I’ve been avoiding the blank page for about a week and a half now, using one excuse after another. All my usual tips for getting started are proving useless. The concept of putting words to paper seems as impossible and preposterous as jumping out of the window and expecting to float.
It makes me feel quite sick, if I’m honest. Self-loathing builds up dramatically, and every day that starts with “Today I’ll get so much done” and ends with “I can’t believe I got nothing done” makes it even worse. What’s amplifying the problem is the fact that I’m at a point in my latest book that I’m kinda stuck with, and having to overcome a difficult obstacle to even start is not good.
So I’ve decided, simply, to skip it and come back to that part later once my mind is in more of a flow state as opposed to a concrete state. And I’m taking my own advice and writing this blog entry as a way of at least warming up the typing brain cells. I also wanted to let people know – the people that have such a chronic procrastination problem that they often feel utterly helpless, the ones who try all the techniques and still feel like there’s no light at the end of the tunnel – that it’s not just them. 
Some people think that getting stuck like this means lazing around relaxing; it’s the opposite. It’d being unable to relax in any way, tormented by the knowledge that there’s STUFF TO BE DONE, and yet you almost seem to be deliberately sabotaging yourself by not just getting up and getting on with it. You feel constantly wired yet utterly brain dead at the same time. Sometimes I find myself literally rubbing my face and tugging at my hair in frustration.
 At lunchtimes, the folders would gang up and intimidate Lewis.
One thing that I find does help (if it doesn’t solve the main problem at all) is to get at least ONE tiny, tiny job done so the time isn’t a total loss; the smallest, most doable job you can find. That means the next day, maybe you can get two things done, and so on. If you’re anything like me, you’re a machine once you start; the hours drop off, and it’s only until your hands start to shake from hunger or your face gets hot from a lack of fluids that you stop. Then of course, once those problems are dealt with, you have the whole issue of stalled momentum all over again…but at least you had those hours, right?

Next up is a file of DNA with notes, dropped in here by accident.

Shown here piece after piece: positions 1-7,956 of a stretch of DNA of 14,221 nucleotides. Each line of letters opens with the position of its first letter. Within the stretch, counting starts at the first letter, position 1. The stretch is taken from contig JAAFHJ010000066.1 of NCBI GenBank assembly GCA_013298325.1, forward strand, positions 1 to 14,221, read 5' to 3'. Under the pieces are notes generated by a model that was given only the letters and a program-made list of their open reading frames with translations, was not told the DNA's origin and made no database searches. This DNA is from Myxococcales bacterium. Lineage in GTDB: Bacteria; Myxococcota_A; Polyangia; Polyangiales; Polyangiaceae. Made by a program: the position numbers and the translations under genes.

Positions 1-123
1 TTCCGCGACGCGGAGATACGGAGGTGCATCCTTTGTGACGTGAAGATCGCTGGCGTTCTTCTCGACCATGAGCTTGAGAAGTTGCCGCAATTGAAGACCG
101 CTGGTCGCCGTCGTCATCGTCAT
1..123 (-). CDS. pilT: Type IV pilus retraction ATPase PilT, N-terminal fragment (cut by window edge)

It’s a dark, dark business, and it IS beatable…but some days are harder than others, and some days you’re just going to fuckin’ well fail. The key to it (and one I haven’t mastered) is to be able to accept those days for what they are and prepare to do better on the next one. Let me know how that works out for you.
To learn more about MY books (Woo!) visit where you can buy them for Kindle.


Anyone who has a MAJOR problem with procrastination, such as myself, knows how tough it is when it comes to just sitting down and contiuing to write your book, or to start that day’s chunk of writing; you feel like you’re not aware enough of the rest of the story (if it’s a project that’s already in progress) it feels cold and alien, and the zone you were happily beavering away in the last time you were adding to your novel seems a million miles away. The main problem, of course, is that you’re not only trying to start writing out of nowhere (the literary equivalent of going 0-60) but you’re trying to do that whilst adding to a huge chunk of text that already exists. And if you’re starting your book or essay full stop, trying to find a way to begin, you can feel like your opening words won’t be good enough because you’re coming to it cold. It’s not always like this, of course, but there’s a lot of days where it is. On days like that, the way to solve the problem is to have a quick warm-up; it won’t solve the adding-onto-existing-text problem, but it certainly makes it feel a damn sight easier when your writing brain is prepped an ready. 
So how do you do it? For me, one of the bonuses I’ve found about writing this blog is that it works as an excellent warm up on days when I’m sat in front of the laptop and pissing around on Facebook instead of getting down to the job in hand. It gets the juices flowing before diving back into my latest undertaking, helping me get it nice and ready to sit unnoticed at the bottom of the Kindle store listings…(feeling rather bitter about failed free listings today.) So getting a blog going is one idea, even if it’s just a blog for random thoughts. Blogging is fun, and you never know who might be reading (the police, for one, so keep those thoughts clean.)